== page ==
Trinidad and Tobago is a twin-island nation located in the southern Caribbean, just off the coast of Venezuela. The country is known for its vibrant culture, rich history, and beautiful beaches.
Trinidad and Tobago is made up of two main islands: Trinidad and Tobago, as well as numerous smaller islands. The country is located just off the northeastern coast of South America and is bordered by the Caribbean Sea to the north, east, and south. Trinidad and Tobago also shares maritime borders with Grenada, Barbados, and Venezuela.
The road network in Trinidad and Tobago consists of approximately 8,320 kilometers (5,172 miles) of roads. The majority of the roads are paved, with over 4,000 kilometers (2,485 miles) of the total road network being paved. The remaining roads are unpaved and are mostly gravel or dirt roads.
There are several major highways and expressways in Trinidad and Tobago, including the Uriah Butler Highway, Churchill Roosevelt Highway, and the Priority Bus Route. The Uriah Butler Highway is a major east-west highway that runs from the capital city of Port of Spain in the west to the town of San Fernando in the east. The Churchill Roosevelt Highway is another major highway that connects the capital to the eastern part of the island. The Priority Bus Route is a dedicated bus lane that runs from Port of Spain to Arima and is designed to help alleviate traffic congestion during rush hour.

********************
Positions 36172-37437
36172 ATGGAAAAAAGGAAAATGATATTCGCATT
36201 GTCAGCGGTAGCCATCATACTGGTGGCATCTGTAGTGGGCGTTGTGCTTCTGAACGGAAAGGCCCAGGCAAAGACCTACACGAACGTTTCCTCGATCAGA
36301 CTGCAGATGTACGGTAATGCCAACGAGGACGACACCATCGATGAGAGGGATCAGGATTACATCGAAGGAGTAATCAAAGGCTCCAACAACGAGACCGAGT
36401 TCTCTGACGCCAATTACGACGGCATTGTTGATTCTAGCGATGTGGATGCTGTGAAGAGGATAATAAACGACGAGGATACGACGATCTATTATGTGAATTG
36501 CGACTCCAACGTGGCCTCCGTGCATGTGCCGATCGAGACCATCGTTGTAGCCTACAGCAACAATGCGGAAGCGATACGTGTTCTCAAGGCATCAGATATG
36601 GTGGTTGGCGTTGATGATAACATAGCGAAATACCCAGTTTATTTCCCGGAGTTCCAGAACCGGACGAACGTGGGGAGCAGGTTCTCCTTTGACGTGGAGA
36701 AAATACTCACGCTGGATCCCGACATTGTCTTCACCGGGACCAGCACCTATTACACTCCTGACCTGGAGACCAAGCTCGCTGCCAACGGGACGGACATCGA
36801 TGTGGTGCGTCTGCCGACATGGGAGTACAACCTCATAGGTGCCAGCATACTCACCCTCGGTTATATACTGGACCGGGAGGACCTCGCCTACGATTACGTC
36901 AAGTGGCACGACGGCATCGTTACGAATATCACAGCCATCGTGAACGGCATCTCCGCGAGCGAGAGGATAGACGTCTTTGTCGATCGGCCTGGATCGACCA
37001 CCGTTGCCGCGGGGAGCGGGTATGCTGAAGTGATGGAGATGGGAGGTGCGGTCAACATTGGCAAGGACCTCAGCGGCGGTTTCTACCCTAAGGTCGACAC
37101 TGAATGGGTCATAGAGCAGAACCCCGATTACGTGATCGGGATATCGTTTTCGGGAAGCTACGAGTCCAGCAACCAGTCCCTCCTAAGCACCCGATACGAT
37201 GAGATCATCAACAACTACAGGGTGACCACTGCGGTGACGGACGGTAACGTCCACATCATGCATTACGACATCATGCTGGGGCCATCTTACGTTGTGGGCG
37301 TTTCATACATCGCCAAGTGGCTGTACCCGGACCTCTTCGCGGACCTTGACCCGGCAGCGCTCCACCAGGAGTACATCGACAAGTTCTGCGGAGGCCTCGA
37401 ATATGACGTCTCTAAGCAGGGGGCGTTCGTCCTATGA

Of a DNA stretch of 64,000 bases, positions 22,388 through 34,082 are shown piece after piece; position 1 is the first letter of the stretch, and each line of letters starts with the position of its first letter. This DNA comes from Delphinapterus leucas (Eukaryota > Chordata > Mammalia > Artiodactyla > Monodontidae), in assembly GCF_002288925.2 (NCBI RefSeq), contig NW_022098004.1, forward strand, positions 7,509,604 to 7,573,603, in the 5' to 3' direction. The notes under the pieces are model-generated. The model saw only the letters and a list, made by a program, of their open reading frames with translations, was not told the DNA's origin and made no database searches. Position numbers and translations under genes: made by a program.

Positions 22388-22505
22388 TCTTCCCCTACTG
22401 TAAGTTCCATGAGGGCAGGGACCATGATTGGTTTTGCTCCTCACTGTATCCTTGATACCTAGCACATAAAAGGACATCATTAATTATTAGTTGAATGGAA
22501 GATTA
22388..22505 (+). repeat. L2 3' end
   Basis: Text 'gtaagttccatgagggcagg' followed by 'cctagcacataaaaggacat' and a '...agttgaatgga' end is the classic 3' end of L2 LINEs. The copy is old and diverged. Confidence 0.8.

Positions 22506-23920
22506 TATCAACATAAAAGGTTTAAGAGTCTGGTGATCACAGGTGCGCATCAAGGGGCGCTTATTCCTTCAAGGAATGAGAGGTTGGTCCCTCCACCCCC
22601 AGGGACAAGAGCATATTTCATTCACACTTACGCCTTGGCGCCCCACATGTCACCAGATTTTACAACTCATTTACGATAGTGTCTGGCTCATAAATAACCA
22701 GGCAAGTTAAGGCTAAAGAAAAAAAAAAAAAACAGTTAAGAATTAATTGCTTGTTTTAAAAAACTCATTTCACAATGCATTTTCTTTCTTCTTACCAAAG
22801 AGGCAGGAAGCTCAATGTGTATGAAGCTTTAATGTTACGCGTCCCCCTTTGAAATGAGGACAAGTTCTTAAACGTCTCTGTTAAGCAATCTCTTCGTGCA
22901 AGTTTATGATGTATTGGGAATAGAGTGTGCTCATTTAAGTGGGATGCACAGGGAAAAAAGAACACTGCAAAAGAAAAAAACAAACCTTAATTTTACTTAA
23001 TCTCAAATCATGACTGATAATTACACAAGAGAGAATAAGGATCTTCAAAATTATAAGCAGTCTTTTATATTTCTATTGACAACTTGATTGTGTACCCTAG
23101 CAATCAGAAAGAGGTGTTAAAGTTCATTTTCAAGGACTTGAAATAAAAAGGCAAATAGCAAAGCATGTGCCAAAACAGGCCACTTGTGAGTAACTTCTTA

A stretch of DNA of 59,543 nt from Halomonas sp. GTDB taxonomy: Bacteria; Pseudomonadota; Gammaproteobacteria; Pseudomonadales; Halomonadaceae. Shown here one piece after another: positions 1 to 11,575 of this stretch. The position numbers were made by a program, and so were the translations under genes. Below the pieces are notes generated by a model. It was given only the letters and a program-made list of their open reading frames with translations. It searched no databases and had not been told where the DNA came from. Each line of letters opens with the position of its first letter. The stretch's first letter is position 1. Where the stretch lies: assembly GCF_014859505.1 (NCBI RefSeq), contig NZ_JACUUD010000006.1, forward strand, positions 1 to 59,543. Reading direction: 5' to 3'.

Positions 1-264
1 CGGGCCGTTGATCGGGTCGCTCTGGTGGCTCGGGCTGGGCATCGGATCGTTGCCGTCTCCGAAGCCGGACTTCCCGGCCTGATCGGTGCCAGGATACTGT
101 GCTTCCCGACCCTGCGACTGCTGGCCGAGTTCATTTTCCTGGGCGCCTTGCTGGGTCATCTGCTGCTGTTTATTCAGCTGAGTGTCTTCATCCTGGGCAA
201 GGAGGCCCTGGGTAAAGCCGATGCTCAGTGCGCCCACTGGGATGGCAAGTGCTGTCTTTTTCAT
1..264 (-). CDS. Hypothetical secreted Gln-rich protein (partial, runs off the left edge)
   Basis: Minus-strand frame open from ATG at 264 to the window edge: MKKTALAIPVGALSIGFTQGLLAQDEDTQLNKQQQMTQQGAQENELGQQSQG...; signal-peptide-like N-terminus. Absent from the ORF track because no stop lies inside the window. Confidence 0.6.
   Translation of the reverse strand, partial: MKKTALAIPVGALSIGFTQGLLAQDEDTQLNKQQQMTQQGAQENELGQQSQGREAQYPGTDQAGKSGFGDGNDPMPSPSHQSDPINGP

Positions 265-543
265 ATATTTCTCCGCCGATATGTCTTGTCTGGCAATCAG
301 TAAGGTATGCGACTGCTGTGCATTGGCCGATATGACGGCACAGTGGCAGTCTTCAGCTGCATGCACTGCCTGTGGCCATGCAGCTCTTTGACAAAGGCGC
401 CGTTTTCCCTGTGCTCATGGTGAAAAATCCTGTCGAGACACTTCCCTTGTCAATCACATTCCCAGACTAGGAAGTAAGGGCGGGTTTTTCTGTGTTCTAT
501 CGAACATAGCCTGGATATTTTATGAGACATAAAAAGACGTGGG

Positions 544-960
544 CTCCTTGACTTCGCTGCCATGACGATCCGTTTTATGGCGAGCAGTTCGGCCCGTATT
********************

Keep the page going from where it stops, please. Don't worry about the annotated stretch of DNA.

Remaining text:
In addition to paved roads, Trinidad and Tobago has a number of unpaved 4×4 tracks that are popular with off-road enthusiasts. These tracks are mostly found in the rural areas of the islands and are used for recreational purposes, as well as for accessing remote communities.
Overall, Trinidad and Tobago’s road network is well-maintained and provides easy access to the many attractions and destinations that the islands have to offer.